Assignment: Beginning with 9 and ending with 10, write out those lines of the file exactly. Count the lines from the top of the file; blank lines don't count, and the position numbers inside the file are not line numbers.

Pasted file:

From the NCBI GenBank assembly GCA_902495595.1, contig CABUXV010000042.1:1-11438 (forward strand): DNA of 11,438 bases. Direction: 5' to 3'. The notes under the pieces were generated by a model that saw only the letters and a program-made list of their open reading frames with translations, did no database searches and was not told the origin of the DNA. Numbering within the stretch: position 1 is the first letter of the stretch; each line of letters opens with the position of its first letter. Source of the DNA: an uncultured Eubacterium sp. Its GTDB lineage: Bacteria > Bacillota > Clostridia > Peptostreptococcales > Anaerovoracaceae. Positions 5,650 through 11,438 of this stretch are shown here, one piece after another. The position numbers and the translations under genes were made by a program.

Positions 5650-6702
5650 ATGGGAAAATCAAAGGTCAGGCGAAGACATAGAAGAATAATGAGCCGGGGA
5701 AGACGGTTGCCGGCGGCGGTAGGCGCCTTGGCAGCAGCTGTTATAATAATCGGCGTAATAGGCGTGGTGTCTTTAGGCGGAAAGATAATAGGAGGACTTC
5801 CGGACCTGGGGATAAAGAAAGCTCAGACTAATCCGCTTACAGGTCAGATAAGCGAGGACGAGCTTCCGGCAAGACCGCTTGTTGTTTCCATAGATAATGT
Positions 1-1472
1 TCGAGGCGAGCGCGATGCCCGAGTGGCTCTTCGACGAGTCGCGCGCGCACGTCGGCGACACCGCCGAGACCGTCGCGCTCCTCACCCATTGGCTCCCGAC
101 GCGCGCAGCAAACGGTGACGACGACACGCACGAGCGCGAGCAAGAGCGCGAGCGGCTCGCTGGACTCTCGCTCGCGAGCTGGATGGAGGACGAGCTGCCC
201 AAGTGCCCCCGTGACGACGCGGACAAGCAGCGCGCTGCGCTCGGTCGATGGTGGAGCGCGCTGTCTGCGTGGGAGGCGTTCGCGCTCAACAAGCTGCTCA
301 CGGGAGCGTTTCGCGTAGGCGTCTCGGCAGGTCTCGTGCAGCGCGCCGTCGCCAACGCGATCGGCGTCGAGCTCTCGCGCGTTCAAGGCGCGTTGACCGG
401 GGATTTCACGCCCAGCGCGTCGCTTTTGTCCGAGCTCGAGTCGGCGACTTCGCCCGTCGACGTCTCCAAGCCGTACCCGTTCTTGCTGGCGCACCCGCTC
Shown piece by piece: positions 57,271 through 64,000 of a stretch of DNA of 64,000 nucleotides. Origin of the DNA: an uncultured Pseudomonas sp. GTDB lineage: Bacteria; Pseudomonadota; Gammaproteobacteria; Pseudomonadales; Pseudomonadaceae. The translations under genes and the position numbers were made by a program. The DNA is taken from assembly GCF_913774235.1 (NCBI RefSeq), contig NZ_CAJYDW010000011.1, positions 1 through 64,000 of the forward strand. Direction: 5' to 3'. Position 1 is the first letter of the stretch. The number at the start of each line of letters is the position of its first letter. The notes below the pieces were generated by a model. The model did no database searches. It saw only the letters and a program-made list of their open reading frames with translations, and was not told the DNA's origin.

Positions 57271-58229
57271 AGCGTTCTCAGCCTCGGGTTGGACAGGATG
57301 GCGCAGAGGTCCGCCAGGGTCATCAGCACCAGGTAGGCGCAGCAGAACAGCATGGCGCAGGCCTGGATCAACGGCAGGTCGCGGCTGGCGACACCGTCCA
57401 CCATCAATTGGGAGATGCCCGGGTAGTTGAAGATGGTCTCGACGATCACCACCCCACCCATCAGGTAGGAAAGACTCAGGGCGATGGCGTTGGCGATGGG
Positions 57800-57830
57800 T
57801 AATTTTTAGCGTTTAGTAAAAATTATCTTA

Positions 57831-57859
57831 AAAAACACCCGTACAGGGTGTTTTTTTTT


201 AAGTGCCCCCGTGACGACGCGGACAAGCAGCGCGCTGCGCTCGGTCGATGGTGGAGCGCGCTGTCTGCGTGGGAGGCGTTCGCGCTCAACAAGCTGCTCA
301 CGGGAGCGTTTCGCGTAGGCGTCTCGGCAGGTCTCGTGCAGCGCGCCGTCGCCAACGCGATCGGCGTCGAGCTCTCGCGCGTTCAAGGCGCGTTGACCGG